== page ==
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Robotic Assessment of Lower Extremity Motor Learning

This study has been completed.
Sponsor:
ClinicalTrials.gov Identifier:
NCT01361867
First Posted: May 27, 2011
Last Update Posted: May 30, 2017
The safety and scientific validity of this study is the responsibility of the study sponsor and investigators. Listing a study does not mean it has been evaluated by the U.S. Federal Government. Read our disclaimer for details.
Information provided by (Responsible Party):
Paolo Bonato, Spaulding Rehabilitation Hospital
May 25, 2011
May 27, 2011
April 10, 2017
May 30, 2017
May 30, 2017
November 2009
June 2015   (Final data collection date for primary outcome measure)
Step Length Adaptation [ Time Frame: within a trial of the experiment (i.e. a few minutes) ]
The percentage of the step length change caused by the mechanical perturbation that subjects compensate for
Rate of subject motor adaptation [ Time Frame: 4 hours ]
rate subject motor adaptation
Complete list of historical versions of study NCT01361867 on ClinicalTrials.gov Archive Site
Step Height Adaptation [ Time Frame: within a trial of the experiment (i.e. a few minutes) ]
The percentage of the step height change caused by the mechanical perturbation that subjects compensate for
Not Provided
Not Provided
Not Provided
 
Robotic Assessment of Lower Extremity Motor Learning
Robotic Assessment of Lower Extremity Motor Learning
The aim of the study is to assess the ability of healthy subjects to generate a motor adaptation in response to a mechanical perturbation generated by a robotic system for treadmill-based gait training (Lokomat by Hocoma AG, a device that received 510K FDA clearance).

The study is divided into two phases.

In phase I of the study, we intend to assess the response of individuals to a variety of different mechanical perturbations generated by a robotic system for treadmill-based gait training (Lokomat by Hocoma AG). Such response is quantified as a displacement from the baseline (i.e. gait cycles with no mechanical perturbation) trajectory of motion of the foot during the swing phase of the gait cycle. This portion of the study is expected to allow us to identify mechanical perturbations that are suitable to study motor adaptation.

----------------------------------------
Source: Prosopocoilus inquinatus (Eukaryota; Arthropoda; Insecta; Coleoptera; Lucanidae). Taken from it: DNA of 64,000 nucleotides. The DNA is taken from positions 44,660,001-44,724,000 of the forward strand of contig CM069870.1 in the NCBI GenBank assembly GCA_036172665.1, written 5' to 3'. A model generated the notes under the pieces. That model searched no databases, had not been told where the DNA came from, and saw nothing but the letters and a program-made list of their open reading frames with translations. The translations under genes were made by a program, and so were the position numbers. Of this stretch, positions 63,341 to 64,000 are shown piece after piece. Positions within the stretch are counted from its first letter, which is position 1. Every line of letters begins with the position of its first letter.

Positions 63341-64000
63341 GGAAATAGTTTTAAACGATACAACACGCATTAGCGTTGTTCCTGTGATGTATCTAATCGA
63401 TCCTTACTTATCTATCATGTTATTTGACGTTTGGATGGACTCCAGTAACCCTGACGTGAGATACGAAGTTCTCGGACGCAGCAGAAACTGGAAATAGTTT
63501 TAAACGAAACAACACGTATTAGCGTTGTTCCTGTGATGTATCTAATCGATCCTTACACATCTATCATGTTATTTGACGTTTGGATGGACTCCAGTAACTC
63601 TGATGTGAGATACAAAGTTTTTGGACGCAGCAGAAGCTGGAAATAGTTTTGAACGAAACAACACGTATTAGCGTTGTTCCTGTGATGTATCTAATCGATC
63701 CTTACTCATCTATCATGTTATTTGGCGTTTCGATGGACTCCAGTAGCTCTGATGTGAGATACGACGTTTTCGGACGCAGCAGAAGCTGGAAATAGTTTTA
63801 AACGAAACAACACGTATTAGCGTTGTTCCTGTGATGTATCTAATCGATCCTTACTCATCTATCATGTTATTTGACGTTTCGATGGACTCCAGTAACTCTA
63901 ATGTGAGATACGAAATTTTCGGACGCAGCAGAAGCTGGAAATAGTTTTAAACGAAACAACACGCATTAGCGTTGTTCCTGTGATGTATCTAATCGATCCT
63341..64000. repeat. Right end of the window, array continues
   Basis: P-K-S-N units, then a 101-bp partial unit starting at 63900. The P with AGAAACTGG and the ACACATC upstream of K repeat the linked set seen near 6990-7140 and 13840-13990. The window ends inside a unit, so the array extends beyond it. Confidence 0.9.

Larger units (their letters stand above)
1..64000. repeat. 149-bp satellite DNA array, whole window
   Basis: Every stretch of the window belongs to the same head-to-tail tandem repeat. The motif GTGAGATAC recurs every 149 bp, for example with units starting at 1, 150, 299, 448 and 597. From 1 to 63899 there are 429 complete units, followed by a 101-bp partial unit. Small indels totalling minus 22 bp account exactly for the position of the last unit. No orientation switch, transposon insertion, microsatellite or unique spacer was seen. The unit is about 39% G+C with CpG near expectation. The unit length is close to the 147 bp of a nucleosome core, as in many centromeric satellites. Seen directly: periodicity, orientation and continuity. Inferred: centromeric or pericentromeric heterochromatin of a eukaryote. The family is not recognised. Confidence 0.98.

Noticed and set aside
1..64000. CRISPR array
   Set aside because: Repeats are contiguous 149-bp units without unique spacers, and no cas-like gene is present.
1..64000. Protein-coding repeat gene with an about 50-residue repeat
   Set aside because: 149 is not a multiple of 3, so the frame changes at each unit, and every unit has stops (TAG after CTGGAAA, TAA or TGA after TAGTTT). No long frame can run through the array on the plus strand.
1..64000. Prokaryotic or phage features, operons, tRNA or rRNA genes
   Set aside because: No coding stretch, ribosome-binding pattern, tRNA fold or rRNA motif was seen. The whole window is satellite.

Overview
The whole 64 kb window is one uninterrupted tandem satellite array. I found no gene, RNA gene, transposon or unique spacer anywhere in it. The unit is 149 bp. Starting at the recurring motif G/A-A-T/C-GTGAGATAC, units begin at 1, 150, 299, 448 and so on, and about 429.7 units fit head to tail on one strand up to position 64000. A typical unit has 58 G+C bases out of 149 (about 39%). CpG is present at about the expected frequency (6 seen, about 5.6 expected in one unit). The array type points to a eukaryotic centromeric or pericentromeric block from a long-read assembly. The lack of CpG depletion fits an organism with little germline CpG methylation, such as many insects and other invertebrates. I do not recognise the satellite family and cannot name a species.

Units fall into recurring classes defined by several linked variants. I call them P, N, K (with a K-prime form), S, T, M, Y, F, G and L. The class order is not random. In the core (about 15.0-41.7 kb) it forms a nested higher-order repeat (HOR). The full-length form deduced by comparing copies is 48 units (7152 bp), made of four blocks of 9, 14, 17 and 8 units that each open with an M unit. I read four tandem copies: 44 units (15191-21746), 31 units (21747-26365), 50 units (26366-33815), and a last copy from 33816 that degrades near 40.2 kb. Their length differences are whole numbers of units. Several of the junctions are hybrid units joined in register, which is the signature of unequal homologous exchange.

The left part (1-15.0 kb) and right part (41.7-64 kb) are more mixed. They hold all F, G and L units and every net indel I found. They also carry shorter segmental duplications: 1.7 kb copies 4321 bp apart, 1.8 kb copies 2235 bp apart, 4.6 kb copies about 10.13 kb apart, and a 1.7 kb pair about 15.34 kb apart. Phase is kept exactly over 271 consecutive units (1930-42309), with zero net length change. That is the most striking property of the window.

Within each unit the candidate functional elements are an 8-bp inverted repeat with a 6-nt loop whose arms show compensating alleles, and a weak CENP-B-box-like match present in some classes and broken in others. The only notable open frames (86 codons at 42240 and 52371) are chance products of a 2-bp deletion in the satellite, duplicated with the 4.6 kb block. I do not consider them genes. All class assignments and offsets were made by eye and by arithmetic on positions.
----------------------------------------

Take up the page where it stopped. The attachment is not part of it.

In phase II of the study, we plan to carry out experiments using the above-mentioned robotic system to assess the magnitude of the motor adaptation to the mechanical perturbations identified in phase I as suitable for the study. The magnitude of the motor adaptation is quantified as the percentage of the deviation from the baseline trajectory of motion of the foot that subjects compensate for when exposed to the perturbation during multiple consecutive gait cycles.

It is worth noticing that the robotic system utilized to generate the mechanical perturbations (i.e. Lokomat by Hocoma AG) is not programmed by the company to generate the mechanical perturbations evaluated in this project. Our research group wrote the programs to generate such perturbations. It is also worth emphasizing that the 510K FDA clearance does not cover the modifications implemented by our research group.

Interventional
Not Provided
Intervention Model: Single Group Assignment
Masking: None (Open Label)
Primary Purpose: Basic Science
Healthy Subjects
Device: Robot-induced perturbations
A robotic system is used to generate mechanical perturbations and study how subjects generate motor adaptations in response to the mechanical perturbations.
Robot-induced perturbations
The subject walks on a treadmill with his/her legs strapped to a robotic system (Lokomat by Hocoma AG) that generates mechanical perturbations aimed to modify the subject's walking pattern.
Intervention: Device: Robot-induced perturbations
Not Provided

*   Includes publications given by the data provider as well as publications identified by ClinicalTrials.gov Identifier (NCT Number) in Medline.
 
Completed
15
June 2015
June 2015   (Final data collection date for primary outcome measure)

Inclusion Criteria:

  • Males and females, healthy adults age 18-55 years, with normal gait.

Exclusion Criteria:

  • Lower extremity fractures
  • Current or previous history of orthopedic injury that would prevent safe use of the robotic system
  • Body/femoral length size beyond the limits of robotic system (femur length between 350-470mm)
  • Body weight > 135kg (~298 lbs) maximum limit of the body weight support system
  • Skin lesions on the lower extremities
  • Cardiovascular or pulmonary contraindications
  • Motor system or proprioceptive impairments
  • Severe cognitive impairments that would prevent the use of the robotic system
Sexes Eligible for Study: All
18 Years to 55 Years   (Adult)
Yes
Contact information is only displayed when the study is recruiting subjects
United States
 
 
NCT01361867
2009-P-002030
No
Studies a U.S. FDA-regulated Device Product: Yes
Device Product Not Approved or Cleared by U.S. FDA: No
Pediatric Postmarket Surveillance of a Device Product: No
Product Manufactured in and Exported from the U.S.: No
Plan to Share IPD: No
Paolo Bonato, Spaulding Rehabilitation Hospital
Spaulding Rehabilitation Hospital
Not Provided
Principal Investigator: Paolo Bonato, PhD Spaulding Rehabilitation Hospital
Spaulding Rehabilitation Hospital
May 2017

ICMJE     Data element required by the International Committee of Medical Journal Editors and the World Health Organization ICTRP
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